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Your child's individual learning plan

Teacher and three childrenWhen considering the support needs of your child, educational programs should reflect the key learning areas (KLAs) as well as areas that support access to the KLAs, such as communication.

Key learning areas

All states have statutory bodies which regulate key learning areas (KLAs). In NSW, there are six primary school and eight secondary school key learning areas, such as English, Mathematics and Personal Development, Health and Physical Education (PDHPE). Programming within each key learning area (KLA) should take into account your child's individual needs. A learning support plan should be consistent with the KLA syllabuses and support documents.

It is important that accommodations and adjustments are put in place which meet your child's identified needs and are:

  • appropriate to your child's age
  • developed across home, school and community settings
  • planned to consider both present and future needs of your child, and
  • address the needs of your child at each transition point

If your child is a secondary-age student, you and your child should consider the current requirements for credentialing either through meeting the study requirements (with support through special provisions, as appropriate), or through a special program of study.

Implementing a learning support plan can be achieved in a variety of ways including:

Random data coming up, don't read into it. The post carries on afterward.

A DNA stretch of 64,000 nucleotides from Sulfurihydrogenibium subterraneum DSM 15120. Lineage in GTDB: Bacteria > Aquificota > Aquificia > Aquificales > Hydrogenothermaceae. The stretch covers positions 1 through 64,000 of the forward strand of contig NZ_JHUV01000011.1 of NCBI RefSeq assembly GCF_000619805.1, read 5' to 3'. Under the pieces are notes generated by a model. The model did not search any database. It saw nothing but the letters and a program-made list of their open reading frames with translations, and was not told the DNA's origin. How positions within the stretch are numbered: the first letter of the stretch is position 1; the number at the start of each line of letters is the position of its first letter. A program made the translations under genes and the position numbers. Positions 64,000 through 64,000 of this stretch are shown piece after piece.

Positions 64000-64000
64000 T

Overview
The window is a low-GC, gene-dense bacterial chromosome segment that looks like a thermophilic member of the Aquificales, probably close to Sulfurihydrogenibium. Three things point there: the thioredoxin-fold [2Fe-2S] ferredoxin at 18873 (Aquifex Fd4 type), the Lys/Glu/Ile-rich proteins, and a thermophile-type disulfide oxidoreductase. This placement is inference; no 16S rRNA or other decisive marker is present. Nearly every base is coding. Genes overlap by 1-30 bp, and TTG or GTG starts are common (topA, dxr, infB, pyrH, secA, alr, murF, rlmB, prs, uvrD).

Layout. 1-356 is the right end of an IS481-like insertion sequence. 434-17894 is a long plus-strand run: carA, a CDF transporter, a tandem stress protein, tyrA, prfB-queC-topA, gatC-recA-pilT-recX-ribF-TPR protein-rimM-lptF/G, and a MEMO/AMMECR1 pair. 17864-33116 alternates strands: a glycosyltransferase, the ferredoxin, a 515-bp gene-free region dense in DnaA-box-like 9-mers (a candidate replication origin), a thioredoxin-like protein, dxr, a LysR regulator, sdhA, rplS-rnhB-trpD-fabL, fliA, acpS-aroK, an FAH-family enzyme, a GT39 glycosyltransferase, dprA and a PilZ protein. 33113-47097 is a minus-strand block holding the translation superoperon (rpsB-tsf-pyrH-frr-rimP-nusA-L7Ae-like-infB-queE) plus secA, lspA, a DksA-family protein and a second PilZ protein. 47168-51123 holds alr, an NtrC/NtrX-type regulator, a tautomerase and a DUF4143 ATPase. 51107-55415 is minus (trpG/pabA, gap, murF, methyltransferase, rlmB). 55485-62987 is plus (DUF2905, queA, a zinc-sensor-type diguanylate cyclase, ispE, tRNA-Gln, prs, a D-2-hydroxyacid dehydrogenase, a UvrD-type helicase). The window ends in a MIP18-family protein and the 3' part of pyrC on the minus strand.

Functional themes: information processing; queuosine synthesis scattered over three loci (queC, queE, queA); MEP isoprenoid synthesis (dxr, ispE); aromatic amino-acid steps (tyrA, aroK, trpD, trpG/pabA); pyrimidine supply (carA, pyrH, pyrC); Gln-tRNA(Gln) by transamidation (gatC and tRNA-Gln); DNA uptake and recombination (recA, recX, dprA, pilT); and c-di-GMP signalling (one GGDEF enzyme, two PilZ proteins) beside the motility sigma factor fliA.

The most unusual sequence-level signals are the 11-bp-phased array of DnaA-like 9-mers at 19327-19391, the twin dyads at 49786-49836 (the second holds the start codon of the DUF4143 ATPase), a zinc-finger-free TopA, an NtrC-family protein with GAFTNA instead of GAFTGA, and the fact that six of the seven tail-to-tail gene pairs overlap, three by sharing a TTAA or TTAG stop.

• modifying and adapting class programs, equipment, resources and technology
  • modifying strategies for teaching your child
  • adapting classroom arrangements including seating arrangements
  • using peer tutoring and individualised teaching
  • using additional personnel such as itinerant teachers, teachers' aides
  • assisting you to support learning in the home.
Accessing the key learning areas

To support access to the key learning areas, your child's support needs in communication and social skills may also need to be addressed.

Communication
Communication can involve facial expression and body language, as well as spoken, sign and written language.

The level of support may vary and include:

  • development of an individualised learning program
  • access to sign interpreting/notetaking
  • provision of technology, eg. FM systems, captioned television.

Social skills
Social skills are important to help your child work and play with others. The development of social skills begins early in childhood and continues to adulthood. Some of the important skills include: facial expressions, social distance, greeting others, eye contact and making conversation. In order to develop social skills a consistent approach needs to be used both at home and at school.

The level of support may vary and include:

  • assistance to develop social skills program with support if necessary
  • the development of an individualised learning program
  • monitoring or supervision of special programs.

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Information supplied by:
NSW Department of Education & Communities Disability Programs

Extract from "Who's Going to Teach my Child - A guide for parents of children with special learning needs."
NSW Department of Education and Training, 1999.

Reproduced with permission.

09-Nov-2015 8:18 PM (AEST)